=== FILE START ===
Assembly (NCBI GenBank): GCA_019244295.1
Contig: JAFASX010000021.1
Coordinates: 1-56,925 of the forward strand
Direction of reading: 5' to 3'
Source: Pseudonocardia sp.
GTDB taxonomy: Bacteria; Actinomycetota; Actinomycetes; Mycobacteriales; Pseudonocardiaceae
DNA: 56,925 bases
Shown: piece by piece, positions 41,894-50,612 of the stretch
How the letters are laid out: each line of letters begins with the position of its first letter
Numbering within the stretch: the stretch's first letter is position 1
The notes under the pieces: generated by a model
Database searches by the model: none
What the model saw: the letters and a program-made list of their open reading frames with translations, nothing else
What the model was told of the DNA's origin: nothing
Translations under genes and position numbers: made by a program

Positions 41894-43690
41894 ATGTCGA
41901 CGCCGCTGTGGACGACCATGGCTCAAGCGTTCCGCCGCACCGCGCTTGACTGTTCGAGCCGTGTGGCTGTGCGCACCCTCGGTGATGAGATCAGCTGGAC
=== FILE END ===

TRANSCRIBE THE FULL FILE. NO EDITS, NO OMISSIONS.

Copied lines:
Assembly (NCBI GenBank): GCA_019244295.1
Contig: JAFASX010000021.1
Coordinates: 1-56,925 of the forward strand
Direction of reading: 5' to 3'
Source: Pseudonocardia sp.
GTDB taxonomy: Bacteria; Actinomycetota; Actinomycetes; Mycobacteriales; Pseudonocardiaceae
DNA: 56,925 bases
Shown: piece by piece, positions 41,894-50,612 of the stretch
How the letters are laid out: each line of letters begins with the position of its first letter
Numbering within the stretch: the stretch's first letter is position 1
The notes under the pieces: generated by a model
Database searches by the model: none
What the model saw: the letters and a program-made list of their open reading frames with translations, nothing else
What the model was told of the DNA's origin: nothing
Translations under genes and position numbers: made by a program

Positions 41894-43690
41894 ATGTCGA
41901 CGCCGCTGTGGACGACCATGGCTCAAGCGTTCCGCCGCACCGCGCTTGACTGTTCGAGCCGTGTGGCTGTGCGCACCCTCGGTGATGAGATCAGCTGGAC